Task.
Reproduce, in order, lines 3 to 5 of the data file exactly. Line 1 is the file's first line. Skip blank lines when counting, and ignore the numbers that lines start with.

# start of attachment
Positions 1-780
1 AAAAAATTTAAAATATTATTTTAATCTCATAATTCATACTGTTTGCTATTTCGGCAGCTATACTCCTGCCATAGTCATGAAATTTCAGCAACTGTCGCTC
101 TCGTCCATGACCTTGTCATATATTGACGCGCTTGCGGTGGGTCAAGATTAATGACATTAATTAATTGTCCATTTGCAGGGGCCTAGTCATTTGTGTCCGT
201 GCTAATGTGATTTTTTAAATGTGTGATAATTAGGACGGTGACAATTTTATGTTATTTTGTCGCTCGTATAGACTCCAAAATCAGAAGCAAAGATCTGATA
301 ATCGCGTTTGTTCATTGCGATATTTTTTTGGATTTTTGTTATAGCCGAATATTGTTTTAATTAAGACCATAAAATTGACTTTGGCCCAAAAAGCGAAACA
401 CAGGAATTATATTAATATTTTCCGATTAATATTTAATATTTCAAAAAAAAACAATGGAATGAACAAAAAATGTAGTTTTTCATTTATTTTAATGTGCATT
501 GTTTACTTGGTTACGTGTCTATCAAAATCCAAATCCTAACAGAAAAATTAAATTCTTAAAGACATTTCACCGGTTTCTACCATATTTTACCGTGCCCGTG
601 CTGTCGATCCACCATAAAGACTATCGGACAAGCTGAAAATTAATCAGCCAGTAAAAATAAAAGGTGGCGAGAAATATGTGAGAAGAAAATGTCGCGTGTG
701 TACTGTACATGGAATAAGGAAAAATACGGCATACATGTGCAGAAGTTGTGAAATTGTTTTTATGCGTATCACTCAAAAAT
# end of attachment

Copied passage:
101 TCGTCCATGACCTTGTCATATATTGACGCGCTTGCGGTGGGTCAAGATTAATGACATTAATTAATTGTCCATTTGCAGGGGCCTAGTCATTTGTGTCCGT
201 GCTAATGTGATTTTTTAAATGTGTGATAATTAGGACGGTGACAATTTTATGTTATTTTGTCGCTCGTATAGACTCCAAAATCAGAAGCAAAGATCTGATA
301 ATCGCGTTTGTTCATTGCGATATTTTTTTGGATTTTTGTTATAGCCGAATATTGTTTTAATTAAGACCATAAAATTGACTTTGGCCCAAAAAGCGAAACA